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7 strategies to build customer trust

28th Oct 2016
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Anyone doing business today understands that the marketplace is a very different environment than it was a decade ago. Consumers approach companies that want their business with a basic lack of trust. They demand that a company prove its worthiness and its value first. This is especially true of the largest buying demographic in the world – millennials. So, how does a company build that trust? Here are seven strategies that will help.

You Have to Look Legitimate

If you have a tacky website that looks like you’ve never moved beyond the 90’s, you can expect high bounce rates. You do not look like a company that is up with the times, ready to do business with today’s consumer. Websites don’t have to cost thousands. But they do have to be contemporary, easily navigable, with good graphics and visuals, visitors will stay a bit longer and see what you offer.

Humanize Your Brand

People do want to know who you are. This is accomplished somewhat with an “About Us” page on your site, but it is better accomplished through storytelling on your social media accounts. Feature your team members individually; have your team tweet about events going on at the company; show how you celebrate holidays; add some humor and inspiration; get a cause and show how your company supporting it. When you receive community awards, post them in big ways. It’s all about connecting with your audience in personal ways.

User-Generated Content

This can take many forms but it is always powerful in building trust. Here are specific tactics:

  • Solicit reviews and testimonials from your customers. Testimonials have received a “bad rap” in the past, because companies have made up their own and just posted them on their sites. Today’s consumer is too smart for that. Do it right. Provide links to trusted review sites and offer an incentive for customers to post a review there. Then, you can post that review on your site as having come from that trusted review organization. There are also third-party companies that will verify your testimonials as having come from actual customers. National Air Warehouse is a good example of this. The company posts customer reviews that have been verified through a third-party. This lends full legitimacy to those reviews.​
  • Solicit photos and stories from your happy customers. Post these often. Anytime you can feature a customer story, trust levels increase. ModCloth features its customers all over its site and social media channels – wearing items they have purchased. Other followers comment on the items and how great the “models” look in them.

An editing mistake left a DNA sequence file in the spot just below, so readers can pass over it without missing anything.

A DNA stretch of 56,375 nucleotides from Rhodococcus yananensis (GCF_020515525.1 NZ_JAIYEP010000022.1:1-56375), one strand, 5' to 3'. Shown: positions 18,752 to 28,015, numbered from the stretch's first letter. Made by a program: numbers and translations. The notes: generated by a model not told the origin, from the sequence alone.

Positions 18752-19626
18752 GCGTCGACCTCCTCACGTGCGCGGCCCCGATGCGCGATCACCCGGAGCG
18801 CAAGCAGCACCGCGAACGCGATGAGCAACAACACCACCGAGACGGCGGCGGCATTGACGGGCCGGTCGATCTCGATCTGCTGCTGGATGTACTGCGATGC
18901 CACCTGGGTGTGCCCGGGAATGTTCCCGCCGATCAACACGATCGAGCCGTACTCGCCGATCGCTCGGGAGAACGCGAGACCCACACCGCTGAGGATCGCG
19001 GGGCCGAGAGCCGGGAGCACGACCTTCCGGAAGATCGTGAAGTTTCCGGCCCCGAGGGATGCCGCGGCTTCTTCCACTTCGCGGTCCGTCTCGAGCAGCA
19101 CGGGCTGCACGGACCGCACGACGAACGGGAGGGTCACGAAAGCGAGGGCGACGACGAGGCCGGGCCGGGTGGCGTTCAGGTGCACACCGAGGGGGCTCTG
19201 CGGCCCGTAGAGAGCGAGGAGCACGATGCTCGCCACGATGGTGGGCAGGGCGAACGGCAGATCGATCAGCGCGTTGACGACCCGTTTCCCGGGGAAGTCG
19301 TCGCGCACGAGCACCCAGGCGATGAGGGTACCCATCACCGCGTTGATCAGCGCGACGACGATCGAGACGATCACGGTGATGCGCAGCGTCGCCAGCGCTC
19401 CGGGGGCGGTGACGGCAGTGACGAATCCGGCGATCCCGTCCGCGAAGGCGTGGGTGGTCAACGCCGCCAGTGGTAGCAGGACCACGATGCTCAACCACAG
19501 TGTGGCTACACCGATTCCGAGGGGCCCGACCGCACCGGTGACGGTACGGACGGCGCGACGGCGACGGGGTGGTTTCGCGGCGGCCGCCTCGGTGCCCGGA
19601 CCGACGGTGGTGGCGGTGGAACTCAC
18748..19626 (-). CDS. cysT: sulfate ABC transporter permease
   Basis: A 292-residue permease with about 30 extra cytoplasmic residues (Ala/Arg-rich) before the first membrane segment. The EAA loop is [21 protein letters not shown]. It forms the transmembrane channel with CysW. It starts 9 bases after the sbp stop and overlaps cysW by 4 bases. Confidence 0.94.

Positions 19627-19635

Personalize Customer Service

If consumers have one huge complaint, it is getting satisfactory customer service. They are in a hurry; they want their complaints and issue dealt with immediately. You need to do two things here.

  • Automate customer service as much as possible on your site. Instead of customers waiting on the phone and punching buttons, have a customer service page where they can enter the issue and use self-service options. For example, if they need to return an item, have a printable, pre-paid mailing label right there to use.
  • Solicit customer feedback and commenting on your social media pages. Check them every day. when there are complaints and issues, respond immediately and publicly right there and provide the solution. This tells all readers that you care, that you will resolve issues, and that you can be trusted in this regard.

Post Your Badges and Certifications Prominently

If you have an A rating from the BBB, show it. If you are in a business that has regional and national certifying associations, post those badges in a prominent place on your site. Consumers do look for these things, and they feel better doing business with a company that has them.

Provide Security

Customers will not provide personal or financial information if they don’t feel comfortable. Use a third-party vendor to process those transactions, publicize who it is, and provide the badges for such security. Many companies are now taking advantage of customers being able to use their charge and debit cards through PayPal. This and Stripe are well-known and fully trusted payment processors.

If you ask customers to set up an account or to subscribe to your newsletter, a process that involves surrendering their email addresses, you need to have policies in writing that their information will be held securely and never shared with a third-party.

Post Often and Regularly

Your blog and all of your social media pages must have recent posts. When any of these channels look neglected or outdated, customers may believe that your company is declining. They don’t want to do business with a company that may go out of business. Keep everything up to date and post about recent activity, events, etc.

Trust is a long-term thing. Given the hacking, the rip-offs, and the poor customer service that online customers have experienced in recent times; given the fact that today’s consumer wants more that a sales pitch but a personal relationship with businesses; and given the reality that customers depend upon friends and other customers for recommendations, anything you can do to build that trust will be a key to revenue.

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